Sunday, August 3, 2014

CFIDS & HIV/AIDS; Makeup or You Look Sick

When I describe my illness as an "immune deficiency" people sometimes think I have HIV/AIDS. I understand why that confusion happens. But I've never been able to explain it, because I don't have HIV so I can't speak to what it's like.


I cried when I watched HBO's "The Normal Heart" back in May. The story is about HIV/AIDS in the 80's, but it felt like my story. Some of the symptoms are the same, but it was more than that. Their struggle to be recognized is mine. Their fight to get real research done is mine. Much like HIV/AIDS then, CFIDS is still--now--ignored by much of the medical community. The funding toward research is a joke. And many people do not take the disease or patients seriously. By the end of the movie I was enraged thinking of those similarities. Am I three decades away from seeing a movie about the journey of CFIDS sufferers?

Through my sad and angry tears, I was able to choke out, "It's not fair! They get to die at least; we have to live like this forever." I said that to Kevin privately and it wasn't a statement I thought I'd share widely. I don't mean to trivialize something so painful and shattering as AIDS. However, the sad truth is that I, along with millions of other chronically--but not terminally--ill people have learned one of life's deepest secrets. It is this: There are things worse than death. Death can be a reprieve from horrific, endless, incurable pain. Some diseases have the ability to strip every bit of "quality of life" away from a person, but leave them aware of being alive without really living. We fight and hope and pray and wish for cures. We try every experimental solution. We don't want to die; we want to actually live. But we know that if given a guarantee of life staying this way until an old age death or dying young from it, we wouldn't choose decades like this. Death isn't scary, living like this forever is.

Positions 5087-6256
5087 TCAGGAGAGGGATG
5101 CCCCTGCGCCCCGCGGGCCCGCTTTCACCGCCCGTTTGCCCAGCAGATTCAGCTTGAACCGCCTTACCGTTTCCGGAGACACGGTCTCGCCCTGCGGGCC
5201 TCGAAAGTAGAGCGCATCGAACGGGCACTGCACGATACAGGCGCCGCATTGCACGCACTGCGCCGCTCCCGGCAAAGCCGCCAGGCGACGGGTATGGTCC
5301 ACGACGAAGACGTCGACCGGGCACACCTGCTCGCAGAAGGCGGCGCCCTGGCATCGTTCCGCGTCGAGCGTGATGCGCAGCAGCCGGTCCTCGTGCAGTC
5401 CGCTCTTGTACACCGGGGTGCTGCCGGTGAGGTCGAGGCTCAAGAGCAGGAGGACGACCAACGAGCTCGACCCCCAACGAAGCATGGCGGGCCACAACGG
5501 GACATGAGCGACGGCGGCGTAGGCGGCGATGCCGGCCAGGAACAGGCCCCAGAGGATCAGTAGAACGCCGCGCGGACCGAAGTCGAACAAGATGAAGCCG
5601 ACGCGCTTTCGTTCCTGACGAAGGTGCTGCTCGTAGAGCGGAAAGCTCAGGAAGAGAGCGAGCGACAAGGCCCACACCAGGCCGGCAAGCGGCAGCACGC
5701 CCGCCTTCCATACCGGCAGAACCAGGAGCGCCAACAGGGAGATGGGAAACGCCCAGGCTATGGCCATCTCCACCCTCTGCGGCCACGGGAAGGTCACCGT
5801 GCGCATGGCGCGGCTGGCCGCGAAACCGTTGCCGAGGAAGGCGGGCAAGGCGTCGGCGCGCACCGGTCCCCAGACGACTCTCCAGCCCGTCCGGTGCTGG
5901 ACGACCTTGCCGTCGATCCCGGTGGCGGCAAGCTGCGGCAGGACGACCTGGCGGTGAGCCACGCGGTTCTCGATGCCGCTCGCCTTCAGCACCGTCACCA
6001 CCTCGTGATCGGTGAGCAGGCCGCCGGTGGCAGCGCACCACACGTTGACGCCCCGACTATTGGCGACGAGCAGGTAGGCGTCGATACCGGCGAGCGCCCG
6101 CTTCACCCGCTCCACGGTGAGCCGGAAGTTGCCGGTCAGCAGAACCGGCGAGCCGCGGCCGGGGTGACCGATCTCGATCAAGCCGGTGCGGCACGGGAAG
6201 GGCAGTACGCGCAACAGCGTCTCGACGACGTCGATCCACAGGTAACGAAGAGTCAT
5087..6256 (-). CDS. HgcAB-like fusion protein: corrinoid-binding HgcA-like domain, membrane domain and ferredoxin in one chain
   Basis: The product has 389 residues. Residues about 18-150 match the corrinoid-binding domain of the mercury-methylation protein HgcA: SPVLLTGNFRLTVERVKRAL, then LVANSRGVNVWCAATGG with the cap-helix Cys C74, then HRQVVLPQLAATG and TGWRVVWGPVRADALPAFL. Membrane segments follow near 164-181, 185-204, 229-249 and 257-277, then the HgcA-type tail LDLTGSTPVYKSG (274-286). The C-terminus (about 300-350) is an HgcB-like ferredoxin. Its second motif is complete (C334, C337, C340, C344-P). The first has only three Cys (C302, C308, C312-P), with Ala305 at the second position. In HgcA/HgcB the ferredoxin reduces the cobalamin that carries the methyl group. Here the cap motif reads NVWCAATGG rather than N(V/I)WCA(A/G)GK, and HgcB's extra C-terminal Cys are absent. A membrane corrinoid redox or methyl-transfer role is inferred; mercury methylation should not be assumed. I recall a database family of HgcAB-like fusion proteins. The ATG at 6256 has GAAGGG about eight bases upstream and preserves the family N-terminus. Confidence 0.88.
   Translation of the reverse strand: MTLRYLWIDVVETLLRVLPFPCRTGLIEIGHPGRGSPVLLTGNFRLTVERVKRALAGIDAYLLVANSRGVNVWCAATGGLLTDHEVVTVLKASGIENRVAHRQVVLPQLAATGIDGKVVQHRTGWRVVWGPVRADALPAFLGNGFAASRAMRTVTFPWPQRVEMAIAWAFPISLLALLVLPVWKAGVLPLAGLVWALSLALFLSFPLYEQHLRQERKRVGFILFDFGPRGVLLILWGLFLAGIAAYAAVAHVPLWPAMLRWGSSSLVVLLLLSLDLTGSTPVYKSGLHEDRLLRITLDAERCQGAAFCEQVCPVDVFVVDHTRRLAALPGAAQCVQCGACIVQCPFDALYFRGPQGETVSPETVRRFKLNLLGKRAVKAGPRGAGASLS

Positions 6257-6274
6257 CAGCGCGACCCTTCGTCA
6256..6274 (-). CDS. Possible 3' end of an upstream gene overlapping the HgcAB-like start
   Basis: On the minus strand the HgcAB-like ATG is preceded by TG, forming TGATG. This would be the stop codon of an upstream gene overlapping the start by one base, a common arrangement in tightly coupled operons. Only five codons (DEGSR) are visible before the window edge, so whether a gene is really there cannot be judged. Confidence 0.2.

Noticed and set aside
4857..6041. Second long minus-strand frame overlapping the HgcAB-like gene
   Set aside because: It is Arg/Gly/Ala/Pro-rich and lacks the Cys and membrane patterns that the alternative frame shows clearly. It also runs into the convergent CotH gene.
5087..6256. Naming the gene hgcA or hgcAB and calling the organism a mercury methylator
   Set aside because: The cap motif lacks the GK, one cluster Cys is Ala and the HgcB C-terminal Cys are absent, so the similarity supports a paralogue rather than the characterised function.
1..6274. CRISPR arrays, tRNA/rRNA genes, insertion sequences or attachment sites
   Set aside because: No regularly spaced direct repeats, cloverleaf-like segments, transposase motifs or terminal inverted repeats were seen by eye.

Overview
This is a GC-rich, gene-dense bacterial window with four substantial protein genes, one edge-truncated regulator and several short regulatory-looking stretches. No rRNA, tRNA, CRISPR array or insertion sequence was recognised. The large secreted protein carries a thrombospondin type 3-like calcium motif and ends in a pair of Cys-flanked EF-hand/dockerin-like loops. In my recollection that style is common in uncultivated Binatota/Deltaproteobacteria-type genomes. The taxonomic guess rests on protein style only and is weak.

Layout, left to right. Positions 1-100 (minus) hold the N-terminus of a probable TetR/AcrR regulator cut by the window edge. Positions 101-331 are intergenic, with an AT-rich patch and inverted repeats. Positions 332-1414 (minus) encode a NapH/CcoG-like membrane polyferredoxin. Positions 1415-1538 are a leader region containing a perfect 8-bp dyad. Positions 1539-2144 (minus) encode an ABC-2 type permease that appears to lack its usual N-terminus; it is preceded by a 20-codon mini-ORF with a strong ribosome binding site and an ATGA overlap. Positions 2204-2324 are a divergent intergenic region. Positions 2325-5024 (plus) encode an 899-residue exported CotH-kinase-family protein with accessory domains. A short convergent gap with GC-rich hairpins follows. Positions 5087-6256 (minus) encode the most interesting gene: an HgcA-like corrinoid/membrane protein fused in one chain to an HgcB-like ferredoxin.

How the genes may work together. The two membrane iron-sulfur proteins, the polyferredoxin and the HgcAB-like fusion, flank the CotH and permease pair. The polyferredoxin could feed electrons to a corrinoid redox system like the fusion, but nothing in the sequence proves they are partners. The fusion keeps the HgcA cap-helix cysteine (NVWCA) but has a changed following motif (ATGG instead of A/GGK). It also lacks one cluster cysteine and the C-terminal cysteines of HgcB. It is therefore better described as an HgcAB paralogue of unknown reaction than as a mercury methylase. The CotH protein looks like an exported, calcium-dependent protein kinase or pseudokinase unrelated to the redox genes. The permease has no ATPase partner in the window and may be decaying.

So why did I decide to tell you about that "it's not fair" statement, the one that I was so sure I wouldn't share publicly? I came across a few quotes from medical professionals qualified to compare HIV/AIDS, and just like that my feelings were validated...

"My H.I.V. patients for the most part are healthy and hearty thanks to three decades of intense and excellent research and billions of dollars invested. Many of my C.F.S. patients, on the other hand, are terribly ill and unable to work or participate in or care for their families. I split my clinical time between the two illnesses [AIDS and CFS], and I can tell you if I had to choose between the two illnesses (in 2009) I would rather have H.I.V. But C.F.S., which impacts a million people in the United States alone, has had a small fraction of the research dollars directed towards it."
Dr. Nancy Klimas, AIDS and CFS researcher and clinician, University of Miami

"[CFS patients] feel effectively the same every day as an AIDS patient feels two months before death; the only difference is that the symptoms can go on for never-ending decades."
Prof. Mark Loveless, Head of the AIDS and ME/CFS Clinic at Oregon Health Sciences University
http://cfsresearchcenter.org/index.php?option=com_k2&view=item&id=70:about-cfs&Itemid=721


Crazy, right? So yeah, it's kinda a big deal. It's pretty serious. Let's move on to Chronic Illness Cat and one of the classic spoonie-life struggles.

This is what some days look like:
But, why? Why does my face look like this? Why do I have black eyes? Why do I have a rash? Why is one eyes partially swollen shut? Whyyyyyyyyyyy?
(I woke up like this.....lol, Queen Bey.)

This is what I do to hide it, if I have the energy or give a damn, and it does result in the inevitable "why are you wearing so much make up?":
(You can still see the tired, but at least it's a little disguised.)

And this is humiliating and infuriating:

Oh btw...
The idea and motivation [to get over myself] to use a wheelchair came from this wonderful article: http://m.huffpost.com/us/entry/5548406